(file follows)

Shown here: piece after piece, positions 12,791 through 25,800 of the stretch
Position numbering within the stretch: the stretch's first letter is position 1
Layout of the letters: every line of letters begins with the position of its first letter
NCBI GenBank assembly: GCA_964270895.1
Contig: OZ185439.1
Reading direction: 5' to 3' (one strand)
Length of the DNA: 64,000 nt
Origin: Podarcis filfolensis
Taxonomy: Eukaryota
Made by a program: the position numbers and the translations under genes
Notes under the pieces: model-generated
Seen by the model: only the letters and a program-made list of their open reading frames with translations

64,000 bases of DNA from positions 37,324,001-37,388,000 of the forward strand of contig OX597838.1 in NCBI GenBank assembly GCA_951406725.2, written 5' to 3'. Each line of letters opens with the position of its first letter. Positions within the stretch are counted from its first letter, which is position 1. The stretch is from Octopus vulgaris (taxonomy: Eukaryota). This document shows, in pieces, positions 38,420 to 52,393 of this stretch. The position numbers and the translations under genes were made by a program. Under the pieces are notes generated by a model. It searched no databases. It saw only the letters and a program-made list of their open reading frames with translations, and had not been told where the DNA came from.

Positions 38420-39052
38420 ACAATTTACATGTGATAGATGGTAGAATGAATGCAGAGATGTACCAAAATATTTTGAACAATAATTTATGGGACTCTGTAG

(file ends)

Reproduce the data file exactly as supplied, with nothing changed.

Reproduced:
Shown here: piece after piece, positions 12,791 through 25,800 of the stretch
Position numbering within the stretch: the stretch's first letter is position 1
Layout of the letters: every line of letters begins with the position of its first letter
NCBI GenBank assembly: GCA_964270895.1
Contig: OZ185439.1
Reading direction: 5' to 3' (one strand)
Length of the DNA: 64,000 nt
Origin: Podarcis filfolensis
Taxonomy: Eukaryota
Made by a program: the position numbers and the translations under genes
Notes under the pieces: model-generated
Seen by the model: only the letters and a program-made list of their open reading frames with translations

64,000 bases of DNA from positions 37,324,001-37,388,000 of the forward strand of contig OX597838.1 in NCBI GenBank assembly GCA_951406725.2, written 5' to 3'. Each line of letters opens with the position of its first letter. Positions within the stretch are counted from its first letter, which is position 1. The stretch is from Octopus vulgaris (taxonomy: Eukaryota). This document shows, in pieces, positions 38,420 to 52,393 of this stretch. The position numbers and the translations under genes were made by a program. Under the pieces are notes generated by a model. It searched no databases. It saw only the letters and a program-made list of their open reading frames with translations, and had not been told where the DNA came from.

Positions 38420-39052
38420 ACAATTTACATGTGATAGATGGTAGAATGAATGCAGAGATGTACCAAAATATTTTGAACAATAATTTATGGGACTCTGTAG